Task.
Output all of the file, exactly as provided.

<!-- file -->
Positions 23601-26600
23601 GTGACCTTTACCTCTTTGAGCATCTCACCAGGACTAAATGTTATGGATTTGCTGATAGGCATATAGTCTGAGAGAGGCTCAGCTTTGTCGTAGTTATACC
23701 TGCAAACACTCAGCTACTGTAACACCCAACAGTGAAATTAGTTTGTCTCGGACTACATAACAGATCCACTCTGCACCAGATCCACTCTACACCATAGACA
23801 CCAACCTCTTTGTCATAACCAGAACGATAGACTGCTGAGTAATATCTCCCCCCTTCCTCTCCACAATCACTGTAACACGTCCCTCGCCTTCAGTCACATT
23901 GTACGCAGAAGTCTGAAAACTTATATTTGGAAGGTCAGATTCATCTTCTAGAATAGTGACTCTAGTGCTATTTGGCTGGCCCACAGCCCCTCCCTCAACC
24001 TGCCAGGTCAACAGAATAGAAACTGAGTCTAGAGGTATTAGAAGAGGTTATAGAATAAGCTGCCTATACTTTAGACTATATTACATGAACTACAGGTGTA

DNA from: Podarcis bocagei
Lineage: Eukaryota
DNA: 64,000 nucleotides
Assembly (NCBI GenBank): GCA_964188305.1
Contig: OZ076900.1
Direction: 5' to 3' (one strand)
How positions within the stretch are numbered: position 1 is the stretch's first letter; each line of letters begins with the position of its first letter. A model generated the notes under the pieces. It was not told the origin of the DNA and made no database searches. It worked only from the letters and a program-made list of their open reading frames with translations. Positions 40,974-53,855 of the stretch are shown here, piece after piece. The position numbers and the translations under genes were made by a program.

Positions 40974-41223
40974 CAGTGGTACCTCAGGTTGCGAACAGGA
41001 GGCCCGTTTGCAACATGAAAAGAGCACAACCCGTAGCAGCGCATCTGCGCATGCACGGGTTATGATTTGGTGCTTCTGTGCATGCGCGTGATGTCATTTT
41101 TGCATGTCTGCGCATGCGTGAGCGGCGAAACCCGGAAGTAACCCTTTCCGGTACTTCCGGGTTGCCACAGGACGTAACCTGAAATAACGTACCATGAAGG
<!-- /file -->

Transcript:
Positions 23601-26600
23601 GTGACCTTTACCTCTTTGAGCATCTCACCAGGACTAAATGTTATGGATTTGCTGATAGGCATATAGTCTGAGAGAGGCTCAGCTTTGTCGTAGTTATACC
23701 TGCAAACACTCAGCTACTGTAACACCCAACAGTGAAATTAGTTTGTCTCGGACTACATAACAGATCCACTCTGCACCAGATCCACTCTACACCATAGACA
23801 CCAACCTCTTTGTCATAACCAGAACGATAGACTGCTGAGTAATATCTCCCCCCTTCCTCTCCACAATCACTGTAACACGTCCCTCGCCTTCAGTCACATT
23901 GTACGCAGAAGTCTGAAAACTTATATTTGGAAGGTCAGATTCATCTTCTAGAATAGTGACTCTAGTGCTATTTGGCTGGCCCACAGCCCCTCCCTCAACC
24001 TGCCAGGTCAACAGAATAGAAACTGAGTCTAGAGGTATTAGAAGAGGTTATAGAATAAGCTGCCTATACTTTAGACTATATTACATGAACTACAGGTGTA

DNA from: Podarcis bocagei
Lineage: Eukaryota
DNA: 64,000 nucleotides
Assembly (NCBI GenBank): GCA_964188305.1
Contig: OZ076900.1
Direction: 5' to 3' (one strand)
How positions within the stretch are numbered: position 1 is the stretch's first letter; each line of letters begins with the position of its first letter. A model generated the notes under the pieces. It was not told the origin of the DNA and made no database searches. It worked only from the letters and a program-made list of their open reading frames with translations. Positions 40,974-53,855 of the stretch are shown here, piece after piece. The position numbers and the translations under genes were made by a program.

Positions 40974-41223
40974 CAGTGGTACCTCAGGTTGCGAACAGGA
41001 GGCCCGTTTGCAACATGAAAAGAGCACAACCCGTAGCAGCGCATCTGCGCATGCACGGGTTATGATTTGGTGCTTCTGTGCATGCGCGTGATGTCATTTT
41101 TGCATGTCTGCGCATGCGTGAGCGGCGAAACCCGGAAGTAACCCTTTCCGGTACTTCCGGGTTGCCACAGGACGTAACCTGAAATAACGTACCATGAAGG